Processes along passive margins and Links with Onshore Uplift (co-organized)
Convener: Prof. Dr. Ulrich Anton Glasmacher  | Co-Conveners: Peter Japsen , Johan M. Bonow , Hans-Peter Bunge , Hans Thybo , Robert B. Trumbull , Leni Scheck-Wenderoth 
Oral Programme
 / Wed, 05 May, 08:30–12:00  / Room 31
Poster Programme
 / Attendance Wed, 05 May, 17:30–19:00  / Halls X/Y

Passive continental margins are long-term and large-scale geo-archives of Earth processes related to mantle dynamics, the break-up of continents and the creation of sedimentary basins, changes in ocean circulation patterns and their effect on climate. Passive margins are also of paramount economic importance in terms of hydrocarbon resources. For this interdisciplinary session we seek contributions from natural case studies and from geodynamic or geomaterials modelling which address the interplay of deep mantle processes and their consequences on surface expressions in passive margin systems. The emphasis should be on the South Atlantic system. But exemplary case studies from other margin settings are also welcome. Some of the most important questions to be addressed are:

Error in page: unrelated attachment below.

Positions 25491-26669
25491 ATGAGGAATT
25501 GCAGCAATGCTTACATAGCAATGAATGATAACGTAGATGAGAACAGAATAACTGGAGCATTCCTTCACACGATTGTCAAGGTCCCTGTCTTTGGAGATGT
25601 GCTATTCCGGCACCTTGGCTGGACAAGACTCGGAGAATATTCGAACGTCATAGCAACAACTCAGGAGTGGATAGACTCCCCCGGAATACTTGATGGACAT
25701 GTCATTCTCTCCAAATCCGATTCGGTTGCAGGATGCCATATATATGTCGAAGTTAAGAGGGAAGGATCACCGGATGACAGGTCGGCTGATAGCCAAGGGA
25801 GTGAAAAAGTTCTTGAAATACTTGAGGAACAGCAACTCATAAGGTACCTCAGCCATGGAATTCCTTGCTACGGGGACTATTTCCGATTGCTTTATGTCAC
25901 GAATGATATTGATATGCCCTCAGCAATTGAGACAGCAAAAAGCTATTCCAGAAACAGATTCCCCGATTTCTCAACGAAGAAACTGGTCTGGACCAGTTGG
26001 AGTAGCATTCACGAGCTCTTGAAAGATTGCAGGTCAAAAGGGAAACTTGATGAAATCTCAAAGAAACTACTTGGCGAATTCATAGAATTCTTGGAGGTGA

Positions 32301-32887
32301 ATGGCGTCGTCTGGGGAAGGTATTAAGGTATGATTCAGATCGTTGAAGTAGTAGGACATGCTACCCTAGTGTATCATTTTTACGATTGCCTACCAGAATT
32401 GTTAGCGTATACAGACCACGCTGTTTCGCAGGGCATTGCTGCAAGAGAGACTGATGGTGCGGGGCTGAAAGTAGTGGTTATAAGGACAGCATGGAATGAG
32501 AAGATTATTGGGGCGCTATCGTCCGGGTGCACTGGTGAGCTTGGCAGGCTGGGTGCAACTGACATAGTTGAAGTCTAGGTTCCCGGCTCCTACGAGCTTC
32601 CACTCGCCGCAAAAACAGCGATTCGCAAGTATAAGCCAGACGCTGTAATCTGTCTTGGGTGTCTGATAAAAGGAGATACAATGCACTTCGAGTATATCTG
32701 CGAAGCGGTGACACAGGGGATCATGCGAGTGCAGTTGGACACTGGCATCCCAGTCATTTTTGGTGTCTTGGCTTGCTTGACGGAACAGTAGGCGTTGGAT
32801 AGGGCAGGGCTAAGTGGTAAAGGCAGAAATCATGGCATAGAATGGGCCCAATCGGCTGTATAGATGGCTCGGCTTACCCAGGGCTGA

- How do mantle and surface processes interact during rifting, and during the post break-up evolution of the continental margins? And how does this influence onshore-offshore feed-back processes?
- What is origin of the extreme fluxes of magma in volcanic rifted margins like the South Atlantic? What is their role in continental rifting and lithospheric thinning? What impact do they have on the subsequent evolution of passive margins?
- To what degree is the formation and 4-D evolution of sedimentary basins, both on- and offshore, a function of uplift, erosion, sedimentation and diagenesis processes, and how is this evolution connected with mantle flow and global climate?
- How does rifting and continental separation modify ocean circulation patterns and what are the resulting global implications for biodiversity and climate change?
The South Atlantic and its conjugate rifted margins are ideally suited to contribute answers to these questions. The session will try to tackle the complex interacting feedback cycles involving thermal and mechanical forces that acted over the ca. 200 million years since the beginning of break-up.

Public information: Posters will be presented by a short talk with 1 ppt slide at Wednesday the 5th of May 2010 in Room 37.
Related event: PSD29 – GD4.2/TS5.5
Wed, 05 May, 14:00–14:45  / Room 37